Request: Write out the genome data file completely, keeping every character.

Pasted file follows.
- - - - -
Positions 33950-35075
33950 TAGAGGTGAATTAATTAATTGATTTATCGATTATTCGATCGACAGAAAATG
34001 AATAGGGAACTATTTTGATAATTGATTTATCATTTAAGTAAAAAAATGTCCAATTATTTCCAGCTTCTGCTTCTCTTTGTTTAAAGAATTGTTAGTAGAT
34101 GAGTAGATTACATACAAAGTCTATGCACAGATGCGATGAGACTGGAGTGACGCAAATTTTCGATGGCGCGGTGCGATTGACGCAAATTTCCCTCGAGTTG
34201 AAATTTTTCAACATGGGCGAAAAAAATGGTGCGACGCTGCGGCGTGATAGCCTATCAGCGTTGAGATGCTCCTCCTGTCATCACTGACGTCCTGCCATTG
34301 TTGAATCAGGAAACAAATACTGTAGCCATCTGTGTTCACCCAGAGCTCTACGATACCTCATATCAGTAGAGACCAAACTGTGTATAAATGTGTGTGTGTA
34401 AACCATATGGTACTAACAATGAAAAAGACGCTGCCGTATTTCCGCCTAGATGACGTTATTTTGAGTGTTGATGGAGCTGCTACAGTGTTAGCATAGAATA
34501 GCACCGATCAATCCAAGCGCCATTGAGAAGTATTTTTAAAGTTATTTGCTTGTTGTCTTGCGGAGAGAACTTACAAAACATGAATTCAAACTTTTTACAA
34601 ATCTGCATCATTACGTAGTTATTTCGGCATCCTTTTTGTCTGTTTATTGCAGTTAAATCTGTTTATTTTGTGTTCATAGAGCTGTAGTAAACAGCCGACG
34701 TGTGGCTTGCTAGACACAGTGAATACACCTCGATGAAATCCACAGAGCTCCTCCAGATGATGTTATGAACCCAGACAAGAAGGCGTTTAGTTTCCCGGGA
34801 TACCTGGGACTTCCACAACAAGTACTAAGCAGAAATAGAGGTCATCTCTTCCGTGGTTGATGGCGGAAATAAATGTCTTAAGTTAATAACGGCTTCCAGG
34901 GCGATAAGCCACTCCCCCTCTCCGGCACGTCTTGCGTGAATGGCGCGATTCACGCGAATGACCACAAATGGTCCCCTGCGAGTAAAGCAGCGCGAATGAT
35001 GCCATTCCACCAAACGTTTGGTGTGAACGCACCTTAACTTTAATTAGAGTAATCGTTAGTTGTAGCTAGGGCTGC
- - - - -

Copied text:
Positions 33950-35075
33950 TAGAGGTGAATTAATTAATTGATTTATCGATTATTCGATCGACAGAAAATG
34001 AATAGGGAACTATTTTGATAATTGATTTATCATTTAAGTAAAAAAATGTCCAATTATTTCCAGCTTCTGCTTCTCTTTGTTTAAAGAATTGTTAGTAGAT
34101 GAGTAGATTACATACAAAGTCTATGCACAGATGCGATGAGACTGGAGTGACGCAAATTTTCGATGGCGCGGTGCGATTGACGCAAATTTCCCTCGAGTTG
34201 AAATTTTTCAACATGGGCGAAAAAAATGGTGCGACGCTGCGGCGTGATAGCCTATCAGCGTTGAGATGCTCCTCCTGTCATCACTGACGTCCTGCCATTG
34301 TTGAATCAGGAAACAAATACTGTAGCCATCTGTGTTCACCCAGAGCTCTACGATACCTCATATCAGTAGAGACCAAACTGTGTATAAATGTGTGTGTGTA
34401 AACCATATGGTACTAACAATGAAAAAGACGCTGCCGTATTTCCGCCTAGATGACGTTATTTTGAGTGTTGATGGAGCTGCTACAGTGTTAGCATAGAATA
34501 GCACCGATCAATCCAAGCGCCATTGAGAAGTATTTTTAAAGTTATTTGCTTGTTGTCTTGCGGAGAGAACTTACAAAACATGAATTCAAACTTTTTACAA
34601 ATCTGCATCATTACGTAGTTATTTCGGCATCCTTTTTGTCTGTTTATTGCAGTTAAATCTGTTTATTTTGTGTTCATAGAGCTGTAGTAAACAGCCGACG
34701 TGTGGCTTGCTAGACACAGTGAATACACCTCGATGAAATCCACAGAGCTCCTCCAGATGATGTTATGAACCCAGACAAGAAGGCGTTTAGTTTCCCGGGA
34801 TACCTGGGACTTCCACAACAAGTACTAAGCAGAAATAGAGGTCATCTCTTCCGTGGTTGATGGCGGAAATAAATGTCTTAAGTTAATAACGGCTTCCAGG
34901 GCGATAAGCCACTCCCCCTCTCCGGCACGTCTTGCGTGAATGGCGCGATTCACGCGAATGACCACAAATGGTCCCCTGCGAGTAAAGCAGCGCGAATGAT
35001 GCCATTCCACCAAACGTTTGGTGTGAACGCACCTTAACTTTAATTAGAGTAATCGTTAGTTGTAGCTAGGGCTGC